By Ruth Ellen Gruber
The entry stairway to the early 19th century synagogue in the historic northern Italian town of Sabbioneta has been declared unsafe and the building, now used as a museum, closed to visitors.
Sabbioneta, on the Po River near Mantova, was laid out as a walled "ideal city" in the second half of the 16th century by Prince Vespasiano Gonzaga Colonna. It is on UNESCO's list of world heritage sites, paired with Mantova as two aspects of Renaissance town planning.
Mantua shows the renewal and extension of an existing city, while 30 km away, Sabbioneta represents the implementation of the period’s theories about planning the ideal city. Typically, Mantua’s layout is irregular with regular parts showing different stages of its growth since the Roman period and includes many medieval edifices among them an 11th century rotunda and a Baroque theatre. Sabbioneta, created in the second half of the 16th century under the rule of one person, Vespasiano Gonzaga Colonna, can be described as a single-period city and has a right angle grid layout. Both cities offer exceptional testimonies to the urban, architectural and artistic realizations of the Renaissance, linked through the visions and actions of the ruling Gonzaga family.Jews lived in Sabbioneta from the town's early days -- even before it was laid out in its present form. There was a ghetto here, and the town developed into an important center of Hebrew printing. The Sabbioneta synagogue dates from 1824 -- its present form is an enlargement and rebuilding of an earlier structure by a noted Lombard architect named Carlo Visioli.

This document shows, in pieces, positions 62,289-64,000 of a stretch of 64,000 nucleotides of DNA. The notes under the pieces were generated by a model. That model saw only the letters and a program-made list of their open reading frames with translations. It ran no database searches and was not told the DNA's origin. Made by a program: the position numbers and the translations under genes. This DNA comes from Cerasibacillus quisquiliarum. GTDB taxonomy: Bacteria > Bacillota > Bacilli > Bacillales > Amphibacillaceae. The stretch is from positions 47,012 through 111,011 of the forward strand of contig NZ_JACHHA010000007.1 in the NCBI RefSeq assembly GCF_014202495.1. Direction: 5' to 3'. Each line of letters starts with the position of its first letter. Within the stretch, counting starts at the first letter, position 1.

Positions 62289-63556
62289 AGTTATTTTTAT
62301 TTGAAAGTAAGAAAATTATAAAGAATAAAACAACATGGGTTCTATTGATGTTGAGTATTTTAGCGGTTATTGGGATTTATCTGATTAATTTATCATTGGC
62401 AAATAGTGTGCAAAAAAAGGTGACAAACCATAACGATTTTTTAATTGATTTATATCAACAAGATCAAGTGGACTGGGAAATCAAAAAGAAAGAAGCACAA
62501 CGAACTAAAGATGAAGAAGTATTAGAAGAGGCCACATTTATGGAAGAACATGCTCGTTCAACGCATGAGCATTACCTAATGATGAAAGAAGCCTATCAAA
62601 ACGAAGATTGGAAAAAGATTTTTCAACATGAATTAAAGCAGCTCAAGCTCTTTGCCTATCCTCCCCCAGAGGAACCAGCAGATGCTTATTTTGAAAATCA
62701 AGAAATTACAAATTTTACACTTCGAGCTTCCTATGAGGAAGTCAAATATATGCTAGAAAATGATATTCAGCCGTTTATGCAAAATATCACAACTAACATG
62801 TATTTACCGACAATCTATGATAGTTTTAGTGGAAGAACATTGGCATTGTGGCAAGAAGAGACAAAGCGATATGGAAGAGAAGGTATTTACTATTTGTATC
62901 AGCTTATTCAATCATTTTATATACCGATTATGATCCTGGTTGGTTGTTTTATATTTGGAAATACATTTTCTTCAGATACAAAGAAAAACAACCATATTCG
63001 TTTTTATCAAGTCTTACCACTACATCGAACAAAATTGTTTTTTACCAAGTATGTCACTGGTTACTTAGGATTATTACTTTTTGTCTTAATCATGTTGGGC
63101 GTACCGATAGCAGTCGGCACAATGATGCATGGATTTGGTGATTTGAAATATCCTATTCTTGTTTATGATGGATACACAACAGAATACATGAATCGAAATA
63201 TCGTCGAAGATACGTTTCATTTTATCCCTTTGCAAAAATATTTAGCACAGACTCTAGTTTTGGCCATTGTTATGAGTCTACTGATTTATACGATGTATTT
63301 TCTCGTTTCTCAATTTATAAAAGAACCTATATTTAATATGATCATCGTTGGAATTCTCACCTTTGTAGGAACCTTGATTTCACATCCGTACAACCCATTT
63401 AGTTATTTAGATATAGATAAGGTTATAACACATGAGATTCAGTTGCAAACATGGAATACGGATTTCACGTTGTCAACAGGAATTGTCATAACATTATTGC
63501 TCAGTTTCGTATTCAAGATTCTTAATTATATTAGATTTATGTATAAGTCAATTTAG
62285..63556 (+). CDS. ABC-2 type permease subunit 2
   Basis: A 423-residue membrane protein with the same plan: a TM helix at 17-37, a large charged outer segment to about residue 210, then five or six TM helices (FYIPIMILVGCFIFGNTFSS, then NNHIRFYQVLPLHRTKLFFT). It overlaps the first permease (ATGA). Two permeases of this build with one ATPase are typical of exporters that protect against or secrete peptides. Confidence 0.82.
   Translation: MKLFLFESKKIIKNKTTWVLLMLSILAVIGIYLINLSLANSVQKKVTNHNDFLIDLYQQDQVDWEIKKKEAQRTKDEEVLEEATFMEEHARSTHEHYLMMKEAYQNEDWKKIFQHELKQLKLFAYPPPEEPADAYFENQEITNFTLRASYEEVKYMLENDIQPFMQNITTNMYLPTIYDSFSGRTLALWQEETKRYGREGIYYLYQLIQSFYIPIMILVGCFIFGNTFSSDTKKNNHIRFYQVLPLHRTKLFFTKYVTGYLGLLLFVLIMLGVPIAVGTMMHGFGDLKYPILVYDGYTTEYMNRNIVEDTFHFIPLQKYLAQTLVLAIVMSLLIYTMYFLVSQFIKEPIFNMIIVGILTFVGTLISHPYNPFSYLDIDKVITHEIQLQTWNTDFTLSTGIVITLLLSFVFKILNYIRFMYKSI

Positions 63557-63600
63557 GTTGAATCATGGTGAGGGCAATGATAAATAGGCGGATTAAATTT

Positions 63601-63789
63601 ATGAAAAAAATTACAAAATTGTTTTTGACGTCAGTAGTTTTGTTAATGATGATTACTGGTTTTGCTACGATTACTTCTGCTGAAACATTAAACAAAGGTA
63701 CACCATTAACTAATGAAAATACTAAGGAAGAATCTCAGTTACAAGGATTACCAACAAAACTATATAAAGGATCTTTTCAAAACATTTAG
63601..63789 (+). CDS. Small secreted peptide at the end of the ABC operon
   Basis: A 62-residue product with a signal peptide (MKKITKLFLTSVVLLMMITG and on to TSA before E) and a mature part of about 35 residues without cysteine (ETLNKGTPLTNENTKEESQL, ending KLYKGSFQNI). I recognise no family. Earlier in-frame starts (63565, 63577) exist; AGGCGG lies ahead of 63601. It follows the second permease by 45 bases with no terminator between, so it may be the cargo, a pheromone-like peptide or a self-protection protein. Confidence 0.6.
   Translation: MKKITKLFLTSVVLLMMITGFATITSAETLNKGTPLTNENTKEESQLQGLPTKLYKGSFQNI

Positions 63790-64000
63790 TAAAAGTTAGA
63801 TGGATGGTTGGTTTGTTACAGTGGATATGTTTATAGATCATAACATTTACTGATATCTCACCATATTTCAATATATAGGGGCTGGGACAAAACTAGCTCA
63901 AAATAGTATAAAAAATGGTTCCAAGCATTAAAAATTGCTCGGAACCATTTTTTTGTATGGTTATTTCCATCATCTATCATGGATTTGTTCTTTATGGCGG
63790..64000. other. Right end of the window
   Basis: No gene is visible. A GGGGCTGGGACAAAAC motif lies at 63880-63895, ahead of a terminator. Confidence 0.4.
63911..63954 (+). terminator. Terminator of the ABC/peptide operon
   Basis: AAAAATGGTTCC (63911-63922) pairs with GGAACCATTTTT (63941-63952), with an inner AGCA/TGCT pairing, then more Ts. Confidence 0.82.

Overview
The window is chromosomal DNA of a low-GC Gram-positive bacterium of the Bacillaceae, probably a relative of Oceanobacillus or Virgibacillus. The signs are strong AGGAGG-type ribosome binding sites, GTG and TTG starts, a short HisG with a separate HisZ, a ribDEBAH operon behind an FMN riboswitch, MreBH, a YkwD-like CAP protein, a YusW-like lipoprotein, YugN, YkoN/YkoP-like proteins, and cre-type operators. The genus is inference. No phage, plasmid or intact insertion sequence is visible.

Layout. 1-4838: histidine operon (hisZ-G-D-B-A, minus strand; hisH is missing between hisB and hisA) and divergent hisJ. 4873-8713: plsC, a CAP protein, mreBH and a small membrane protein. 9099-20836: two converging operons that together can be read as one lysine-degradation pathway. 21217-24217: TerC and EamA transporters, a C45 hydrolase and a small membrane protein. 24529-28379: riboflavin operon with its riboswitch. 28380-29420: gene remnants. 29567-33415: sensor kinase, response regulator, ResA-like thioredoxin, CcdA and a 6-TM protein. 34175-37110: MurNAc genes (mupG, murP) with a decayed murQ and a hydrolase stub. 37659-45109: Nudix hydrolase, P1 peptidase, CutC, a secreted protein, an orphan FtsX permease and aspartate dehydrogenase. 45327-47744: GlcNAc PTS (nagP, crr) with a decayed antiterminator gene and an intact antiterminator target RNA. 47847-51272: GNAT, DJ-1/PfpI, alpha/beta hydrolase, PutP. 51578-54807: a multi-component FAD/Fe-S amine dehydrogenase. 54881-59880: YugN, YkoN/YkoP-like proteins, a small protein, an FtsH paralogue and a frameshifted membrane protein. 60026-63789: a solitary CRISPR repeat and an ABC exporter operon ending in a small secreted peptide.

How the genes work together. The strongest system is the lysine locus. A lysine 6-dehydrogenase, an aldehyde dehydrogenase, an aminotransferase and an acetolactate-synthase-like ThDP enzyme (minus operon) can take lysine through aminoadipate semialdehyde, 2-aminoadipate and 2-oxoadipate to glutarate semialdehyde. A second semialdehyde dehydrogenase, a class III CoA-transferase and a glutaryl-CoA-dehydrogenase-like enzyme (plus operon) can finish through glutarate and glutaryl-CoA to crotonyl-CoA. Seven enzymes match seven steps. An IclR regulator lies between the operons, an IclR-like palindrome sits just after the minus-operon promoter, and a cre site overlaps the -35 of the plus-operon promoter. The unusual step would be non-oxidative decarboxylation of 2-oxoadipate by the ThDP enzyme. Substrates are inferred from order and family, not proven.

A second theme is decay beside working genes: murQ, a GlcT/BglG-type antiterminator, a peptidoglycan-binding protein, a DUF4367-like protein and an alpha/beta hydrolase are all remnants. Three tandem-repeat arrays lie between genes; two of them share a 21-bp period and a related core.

Sabbioneta represents the construction of an entirely new town according to the modern, functional vision of the Renaissance. The defensive walls, grid pattern of streets, role of public spaces and monuments all make Sabbioneta one of the best examples of ideal cities built in Europe, with an influence over urbanism and architecture in and outside the continent. The properties represent two significant stages of territorial planning and urban interventions undertaken by the Gonzagas in their domains.
The synagogue lay in sorry disrepair for decades until it was restored by local authorities, turned into a museum and inserted into local tourism itineraries. It has a gilded ark behind a low, elaborate grille and flanked by Corinthian columns. The ceiling is decorated by ornate stucco work.